In many ways, the return of younger white farmers is as much an admission of defeat for them as it is for Mugabe’s supporters. They know they will never own the land.
And they also know that some older evicted white farmers deride them as “cut and runs” or “mercenaries”, viewing them as accessories to theft because they pay rent to beneficiaries of “stolen” land.
Some call them “Born Frees”, as these white farmers were born after 1980 independence.
Yet many of the whites now leasing land were victims of the evictions, too.
A 38-year-old farmer, whose family was evicted from the farm on which he grew up, moved on to land now owned by a black proprietor in the province of Mashonaland Central.
He would rather not know the identity of the farm’s former white owner: “I don’t know who he was or where he is. I don’t know if he is alive. But I grew up on a farm like this, and I am a Zimbabwean. This is my country. I don’t want to go anywhere else.”
Some whites may be trickling back, but there is no prospect of reviving Zimbabwe’s white farming heyday even if Emmerson Mnangagwa, the country’s President since the coup that ousted Mugabe in 2017, is seen as less anti-white than his predecessor.
All but about 200 of Zimbabwe’s white farmers were forced from their homes and deprived of their livelihood when gangs of Mugabe supporters invaded their property in 2000. Those who remain only have access to a small part of their original land holding.
Scores of white farmers and workers were murdered, injured, arrested, beaten and forced to flee. As crops rotted and land went to seed, the economy collapsed.
White farmers’ production accounted for nearly half of the country’s foreign currency earnings. Their purge essentially ripped the engine out of Zimbabwe’s economy.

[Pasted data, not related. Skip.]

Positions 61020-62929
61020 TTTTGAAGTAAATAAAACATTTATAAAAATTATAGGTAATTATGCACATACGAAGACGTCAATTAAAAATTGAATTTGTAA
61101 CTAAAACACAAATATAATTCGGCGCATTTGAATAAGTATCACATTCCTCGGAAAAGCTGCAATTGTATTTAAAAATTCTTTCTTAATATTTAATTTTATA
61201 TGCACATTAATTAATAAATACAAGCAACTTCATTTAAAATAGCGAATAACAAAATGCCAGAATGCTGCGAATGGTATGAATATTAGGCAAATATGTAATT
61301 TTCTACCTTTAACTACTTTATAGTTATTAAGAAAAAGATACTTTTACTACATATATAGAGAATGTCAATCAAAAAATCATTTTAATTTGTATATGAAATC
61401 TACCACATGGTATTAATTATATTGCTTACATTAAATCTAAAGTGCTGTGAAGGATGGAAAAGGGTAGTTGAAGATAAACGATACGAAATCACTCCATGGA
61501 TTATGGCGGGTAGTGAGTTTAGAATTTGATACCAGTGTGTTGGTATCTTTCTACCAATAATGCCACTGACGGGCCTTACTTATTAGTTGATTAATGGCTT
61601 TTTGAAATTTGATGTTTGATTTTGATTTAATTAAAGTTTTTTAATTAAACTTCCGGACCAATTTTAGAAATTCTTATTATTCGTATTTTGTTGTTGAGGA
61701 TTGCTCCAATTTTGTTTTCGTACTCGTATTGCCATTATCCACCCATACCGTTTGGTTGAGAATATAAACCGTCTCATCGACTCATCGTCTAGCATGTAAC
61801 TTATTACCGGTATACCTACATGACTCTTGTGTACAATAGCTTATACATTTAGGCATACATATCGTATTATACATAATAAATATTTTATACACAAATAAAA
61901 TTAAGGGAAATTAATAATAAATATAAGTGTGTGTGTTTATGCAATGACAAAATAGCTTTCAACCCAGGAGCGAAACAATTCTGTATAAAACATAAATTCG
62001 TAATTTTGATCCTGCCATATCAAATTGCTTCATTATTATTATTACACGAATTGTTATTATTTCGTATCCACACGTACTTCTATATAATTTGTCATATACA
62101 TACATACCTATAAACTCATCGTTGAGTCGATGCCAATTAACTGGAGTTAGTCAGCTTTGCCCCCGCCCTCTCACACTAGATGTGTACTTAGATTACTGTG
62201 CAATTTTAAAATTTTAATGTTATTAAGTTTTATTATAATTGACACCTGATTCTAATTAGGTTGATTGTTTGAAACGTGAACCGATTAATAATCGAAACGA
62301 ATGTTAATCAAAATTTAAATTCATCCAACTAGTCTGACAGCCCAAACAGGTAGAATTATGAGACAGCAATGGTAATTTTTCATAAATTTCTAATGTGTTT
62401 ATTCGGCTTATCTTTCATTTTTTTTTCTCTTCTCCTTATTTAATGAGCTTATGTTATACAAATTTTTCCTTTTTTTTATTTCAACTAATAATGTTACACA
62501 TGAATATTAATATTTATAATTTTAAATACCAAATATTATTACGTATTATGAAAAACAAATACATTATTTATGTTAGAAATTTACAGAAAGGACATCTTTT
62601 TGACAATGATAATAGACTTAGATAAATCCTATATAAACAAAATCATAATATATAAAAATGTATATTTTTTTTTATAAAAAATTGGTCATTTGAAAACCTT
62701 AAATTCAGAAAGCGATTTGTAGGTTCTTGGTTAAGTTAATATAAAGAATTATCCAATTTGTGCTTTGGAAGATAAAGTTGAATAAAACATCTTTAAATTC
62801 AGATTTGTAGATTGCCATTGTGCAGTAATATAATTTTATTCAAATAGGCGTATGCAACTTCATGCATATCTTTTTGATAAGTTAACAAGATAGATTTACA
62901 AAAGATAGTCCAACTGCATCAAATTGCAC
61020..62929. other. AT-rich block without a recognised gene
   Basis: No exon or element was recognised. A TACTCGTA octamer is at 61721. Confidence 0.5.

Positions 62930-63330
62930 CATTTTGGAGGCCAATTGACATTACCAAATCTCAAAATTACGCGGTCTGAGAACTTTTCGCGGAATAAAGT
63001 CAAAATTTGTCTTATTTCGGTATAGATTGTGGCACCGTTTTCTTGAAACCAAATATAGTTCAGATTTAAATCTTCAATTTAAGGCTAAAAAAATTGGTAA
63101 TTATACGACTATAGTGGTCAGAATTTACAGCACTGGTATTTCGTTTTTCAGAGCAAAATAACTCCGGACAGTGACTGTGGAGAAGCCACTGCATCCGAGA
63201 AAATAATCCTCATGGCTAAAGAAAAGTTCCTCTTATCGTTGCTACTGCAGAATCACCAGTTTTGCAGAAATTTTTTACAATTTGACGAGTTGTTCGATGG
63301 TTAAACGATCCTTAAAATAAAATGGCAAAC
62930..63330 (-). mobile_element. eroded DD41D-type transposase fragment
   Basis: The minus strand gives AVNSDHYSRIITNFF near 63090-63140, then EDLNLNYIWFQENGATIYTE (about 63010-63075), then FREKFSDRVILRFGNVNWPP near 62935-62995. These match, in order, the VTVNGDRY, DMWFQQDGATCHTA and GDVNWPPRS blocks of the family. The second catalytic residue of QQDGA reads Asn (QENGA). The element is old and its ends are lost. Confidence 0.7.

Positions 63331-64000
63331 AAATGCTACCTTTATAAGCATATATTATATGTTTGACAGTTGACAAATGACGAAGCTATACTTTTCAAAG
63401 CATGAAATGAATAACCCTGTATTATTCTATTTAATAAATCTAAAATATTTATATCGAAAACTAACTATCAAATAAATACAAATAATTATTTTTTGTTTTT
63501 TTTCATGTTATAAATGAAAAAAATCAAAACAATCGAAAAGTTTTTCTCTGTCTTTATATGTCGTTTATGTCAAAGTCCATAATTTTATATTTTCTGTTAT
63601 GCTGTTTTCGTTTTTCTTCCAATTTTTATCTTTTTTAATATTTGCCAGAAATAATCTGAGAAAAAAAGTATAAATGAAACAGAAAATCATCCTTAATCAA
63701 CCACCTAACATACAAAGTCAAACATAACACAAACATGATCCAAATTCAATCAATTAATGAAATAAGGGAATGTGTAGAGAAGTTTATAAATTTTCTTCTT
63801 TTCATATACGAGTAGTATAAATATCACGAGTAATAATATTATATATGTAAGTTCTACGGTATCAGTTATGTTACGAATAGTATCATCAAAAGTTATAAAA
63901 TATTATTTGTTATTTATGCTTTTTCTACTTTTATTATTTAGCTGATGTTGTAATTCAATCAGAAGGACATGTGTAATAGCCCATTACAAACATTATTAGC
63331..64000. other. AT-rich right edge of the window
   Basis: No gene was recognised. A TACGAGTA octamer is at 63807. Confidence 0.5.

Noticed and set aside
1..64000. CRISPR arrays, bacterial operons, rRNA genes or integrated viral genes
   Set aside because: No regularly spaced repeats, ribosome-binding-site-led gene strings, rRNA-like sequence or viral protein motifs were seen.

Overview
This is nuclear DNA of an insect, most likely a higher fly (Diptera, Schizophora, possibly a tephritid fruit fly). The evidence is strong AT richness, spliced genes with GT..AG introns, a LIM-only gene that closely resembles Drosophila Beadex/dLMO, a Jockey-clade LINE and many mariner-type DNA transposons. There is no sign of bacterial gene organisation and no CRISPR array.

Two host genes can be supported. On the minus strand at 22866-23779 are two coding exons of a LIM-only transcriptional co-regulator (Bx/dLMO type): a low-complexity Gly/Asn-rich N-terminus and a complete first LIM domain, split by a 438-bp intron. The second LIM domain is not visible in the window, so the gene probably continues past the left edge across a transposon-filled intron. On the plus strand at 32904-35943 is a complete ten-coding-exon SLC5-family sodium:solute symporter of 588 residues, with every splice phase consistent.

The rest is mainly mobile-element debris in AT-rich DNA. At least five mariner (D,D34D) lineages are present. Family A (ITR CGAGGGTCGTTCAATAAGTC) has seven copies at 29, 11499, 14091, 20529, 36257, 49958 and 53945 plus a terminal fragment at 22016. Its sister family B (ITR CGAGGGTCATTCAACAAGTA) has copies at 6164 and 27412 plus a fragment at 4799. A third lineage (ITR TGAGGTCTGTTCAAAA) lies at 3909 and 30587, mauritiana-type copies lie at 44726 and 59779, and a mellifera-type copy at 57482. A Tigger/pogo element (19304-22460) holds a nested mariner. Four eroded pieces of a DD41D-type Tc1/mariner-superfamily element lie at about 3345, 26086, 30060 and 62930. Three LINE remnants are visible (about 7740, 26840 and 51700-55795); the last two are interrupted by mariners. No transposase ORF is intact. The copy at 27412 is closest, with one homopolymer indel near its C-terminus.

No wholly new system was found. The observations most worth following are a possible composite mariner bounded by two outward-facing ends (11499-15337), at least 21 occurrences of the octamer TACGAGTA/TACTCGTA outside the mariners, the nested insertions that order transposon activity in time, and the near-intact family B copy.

Ironically, the first-class small-scale black farmers who produced most of the staple food were also decimated by land invasions of their neighbours, the white farmers. Smaller black farmers depended on them for transport. That was lost when the whites left.
Most white farmers have since died or moved abroad, though some live in poverty in Harare, because they only hold Zimbabwean citizenship and are too old to work. Most say they would rather receive compensation than return to farms they were forced from.
Mnangagwa, hoping to win international aid as his country struggles through another financial crisis, has promised to compensate white farmers for “improvements” they made to the land, but not for the land itself, which the constitution says must be paid for by the UK, as the former colonial power.
But even if things are not as they once were, returning white farmers still have a role to play in Zimbabwe.
“They don’t own the land and so this is complicated,” said Andy Pascoe, president of the Commercial Farmers’ Union, which mostly represents the interests of former and remaining white farmers. “But at the end of the day, let’s grow food for our country.” – Sunday Telegraph